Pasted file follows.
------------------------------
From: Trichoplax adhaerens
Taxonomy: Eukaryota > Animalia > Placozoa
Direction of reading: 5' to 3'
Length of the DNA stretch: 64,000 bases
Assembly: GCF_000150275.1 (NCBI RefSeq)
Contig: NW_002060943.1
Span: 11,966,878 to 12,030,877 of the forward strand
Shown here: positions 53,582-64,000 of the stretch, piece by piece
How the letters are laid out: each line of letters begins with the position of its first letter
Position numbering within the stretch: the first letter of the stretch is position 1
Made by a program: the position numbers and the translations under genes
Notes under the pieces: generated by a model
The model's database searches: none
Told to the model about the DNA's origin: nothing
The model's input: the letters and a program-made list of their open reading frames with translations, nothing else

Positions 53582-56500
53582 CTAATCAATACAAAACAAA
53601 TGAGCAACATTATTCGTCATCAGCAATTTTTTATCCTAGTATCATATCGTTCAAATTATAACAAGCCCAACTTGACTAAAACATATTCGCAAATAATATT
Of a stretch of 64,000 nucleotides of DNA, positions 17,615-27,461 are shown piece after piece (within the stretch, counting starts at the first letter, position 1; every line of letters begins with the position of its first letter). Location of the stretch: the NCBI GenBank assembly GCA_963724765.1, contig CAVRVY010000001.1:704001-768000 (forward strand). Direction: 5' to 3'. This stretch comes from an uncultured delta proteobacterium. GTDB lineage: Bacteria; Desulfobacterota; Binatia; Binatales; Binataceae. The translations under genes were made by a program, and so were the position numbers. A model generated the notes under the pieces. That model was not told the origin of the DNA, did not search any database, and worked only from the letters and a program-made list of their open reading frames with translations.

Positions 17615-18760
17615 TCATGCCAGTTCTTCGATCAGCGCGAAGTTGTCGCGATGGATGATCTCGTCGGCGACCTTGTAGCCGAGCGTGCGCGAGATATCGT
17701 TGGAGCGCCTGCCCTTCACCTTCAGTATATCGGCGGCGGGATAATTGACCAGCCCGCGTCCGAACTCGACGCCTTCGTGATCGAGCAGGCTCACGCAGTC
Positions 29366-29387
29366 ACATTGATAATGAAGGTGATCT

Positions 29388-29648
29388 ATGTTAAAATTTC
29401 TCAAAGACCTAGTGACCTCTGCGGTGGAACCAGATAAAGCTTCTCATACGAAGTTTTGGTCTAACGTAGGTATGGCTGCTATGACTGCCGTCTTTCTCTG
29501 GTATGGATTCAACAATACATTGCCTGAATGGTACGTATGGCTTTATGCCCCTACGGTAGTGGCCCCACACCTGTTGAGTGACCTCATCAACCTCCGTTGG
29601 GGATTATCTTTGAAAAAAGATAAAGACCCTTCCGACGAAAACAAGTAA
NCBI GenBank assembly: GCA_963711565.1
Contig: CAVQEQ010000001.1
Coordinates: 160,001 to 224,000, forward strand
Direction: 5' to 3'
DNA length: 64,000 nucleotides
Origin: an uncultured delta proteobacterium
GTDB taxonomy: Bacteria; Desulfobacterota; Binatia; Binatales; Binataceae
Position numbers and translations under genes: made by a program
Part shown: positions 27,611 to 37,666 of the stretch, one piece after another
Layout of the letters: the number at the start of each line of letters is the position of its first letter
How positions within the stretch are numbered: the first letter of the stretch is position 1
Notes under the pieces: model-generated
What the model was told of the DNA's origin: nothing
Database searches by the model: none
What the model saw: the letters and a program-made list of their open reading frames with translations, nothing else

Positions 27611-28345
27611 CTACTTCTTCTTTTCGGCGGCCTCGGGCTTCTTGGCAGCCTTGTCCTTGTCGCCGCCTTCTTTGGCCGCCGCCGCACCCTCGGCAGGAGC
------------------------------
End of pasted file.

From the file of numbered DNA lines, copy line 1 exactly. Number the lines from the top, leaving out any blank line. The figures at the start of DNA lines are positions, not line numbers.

From: Trichoplax adhaerens